Under Principle 15 of the Rio Declaration on Environment and Development (1992), the application of the Precautionary Approach is defined as “In order to protect the environment, the precautionary approach shall be widely applied by States according to their capabilities. Where there are threats of serious or irreversible damage, lack of full scientific certainty shall not be used as a reason for postponing cost-effective measures to prevent environmental degradation.”
Dr Howorth also revealed a ground breaking advisory opinion by the International Tribunal of the Law of the Sea Seabed Disputes Chamber which ruled that the precautionary approach is a legal requirement for States sponsoring deep sea mining activities.
“The same advisory opinion also gave a significant indication that the ‘precautionary approach is on its way to becoming a binding legal principle of international customary law more generally.
Scientific research and exploration of deep sea minerals have been ongoing in the Pacific Islands region in the last 40 years. Since its inception in 1972, the then Pacific Islands Applied Geoscience Commission (SOPAC) was instrumental in the evaluation of seafloor minerals that occur within the Exclusive Economic Zones (EEZ) of Pacific Island Countries and Territories, in collaboration with developed countries including the USA, Australia, France, Korea, Japan and Germany.
These early efforts have led to the discovery of some potential seafloor mineral deposits within the EEZs of Cook Islands, Papua New Guinea, Tonga, Marshall Islands, Fiji and Kiribati, said Dr Howorth.
“Beyond the region under national jurisdiction, large areas of the Clarion Clipperton Zone of the Pacific Ocean are undergoing mineral exploration – these activities are overseen by the International Seabed Authority.
The SOPAC director said recent interests in deep seafloor mineral deposits have been revived in a number of Pacific Island Countries where a number of entities have either been granted or applied for commercial exploration licenses.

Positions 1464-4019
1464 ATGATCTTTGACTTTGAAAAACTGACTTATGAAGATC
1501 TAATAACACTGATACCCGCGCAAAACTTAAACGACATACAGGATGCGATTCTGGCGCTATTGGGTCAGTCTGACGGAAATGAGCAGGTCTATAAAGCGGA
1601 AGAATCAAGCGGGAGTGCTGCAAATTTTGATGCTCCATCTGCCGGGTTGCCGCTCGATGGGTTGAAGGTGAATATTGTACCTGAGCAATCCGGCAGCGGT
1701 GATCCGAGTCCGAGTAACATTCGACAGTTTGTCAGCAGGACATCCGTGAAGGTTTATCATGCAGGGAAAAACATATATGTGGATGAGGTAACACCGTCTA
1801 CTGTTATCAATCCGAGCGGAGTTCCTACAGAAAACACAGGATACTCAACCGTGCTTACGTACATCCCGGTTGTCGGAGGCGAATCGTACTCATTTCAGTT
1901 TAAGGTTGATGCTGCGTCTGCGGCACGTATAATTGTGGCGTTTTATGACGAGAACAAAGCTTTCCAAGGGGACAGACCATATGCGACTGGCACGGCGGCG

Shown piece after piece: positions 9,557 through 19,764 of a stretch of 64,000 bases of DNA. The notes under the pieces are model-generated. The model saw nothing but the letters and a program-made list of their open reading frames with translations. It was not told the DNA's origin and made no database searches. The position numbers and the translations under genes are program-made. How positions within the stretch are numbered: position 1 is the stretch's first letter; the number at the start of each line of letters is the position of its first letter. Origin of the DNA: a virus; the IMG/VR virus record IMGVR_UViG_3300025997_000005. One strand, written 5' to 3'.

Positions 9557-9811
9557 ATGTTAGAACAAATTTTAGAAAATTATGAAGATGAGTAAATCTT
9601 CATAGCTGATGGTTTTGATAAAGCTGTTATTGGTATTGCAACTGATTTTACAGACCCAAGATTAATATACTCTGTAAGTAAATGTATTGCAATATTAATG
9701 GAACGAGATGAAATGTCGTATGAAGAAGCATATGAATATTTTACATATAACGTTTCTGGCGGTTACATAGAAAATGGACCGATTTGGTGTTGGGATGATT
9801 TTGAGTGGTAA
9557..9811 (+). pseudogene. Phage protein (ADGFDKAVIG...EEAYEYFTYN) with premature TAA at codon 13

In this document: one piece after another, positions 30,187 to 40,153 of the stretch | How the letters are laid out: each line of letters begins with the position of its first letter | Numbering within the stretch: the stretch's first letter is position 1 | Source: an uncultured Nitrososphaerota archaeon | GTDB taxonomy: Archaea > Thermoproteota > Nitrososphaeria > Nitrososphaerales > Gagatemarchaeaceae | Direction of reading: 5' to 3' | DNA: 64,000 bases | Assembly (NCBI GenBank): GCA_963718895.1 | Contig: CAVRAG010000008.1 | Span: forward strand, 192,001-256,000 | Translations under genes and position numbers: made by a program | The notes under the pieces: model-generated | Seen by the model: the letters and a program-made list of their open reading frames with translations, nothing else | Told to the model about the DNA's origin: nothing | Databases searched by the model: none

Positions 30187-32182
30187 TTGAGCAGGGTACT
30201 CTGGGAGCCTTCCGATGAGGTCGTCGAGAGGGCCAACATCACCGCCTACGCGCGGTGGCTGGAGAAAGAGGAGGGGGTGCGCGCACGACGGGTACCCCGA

“This new development is largely attributed to sustained increase in global metal demand along with land resources becoming increasingly stretched.
“Additionally, new discoveries of high grade precious and base metals on the seafloor in Papua New Guinea and Tonga in recent years coupled with the granting of an offshore mining lease in Papua New Guinea in early 2011 have demonstrated the increasing interest in deep seafloor mineral resources in the Pacific islands region.
Also, in 2011 the International Seabed Authority (ISA) granted exploration licenses to Nauru Ocean Resources Inc (NORI – Nauru registered company) and Tonga Offshore Mining Limited (TOML – a Tonga sponsored company) to explore identified areas in the International Seabed Area (commonly known as “the Area”).
“This is indeed a significant milestone for Nauru and Tonga, and they must be congratulated for embarking on this new initiative that resulted in joint venture partnerships with exploration companies to explore ‘the Area’, providing the opportunity for this industry to help these countries meet their development goals.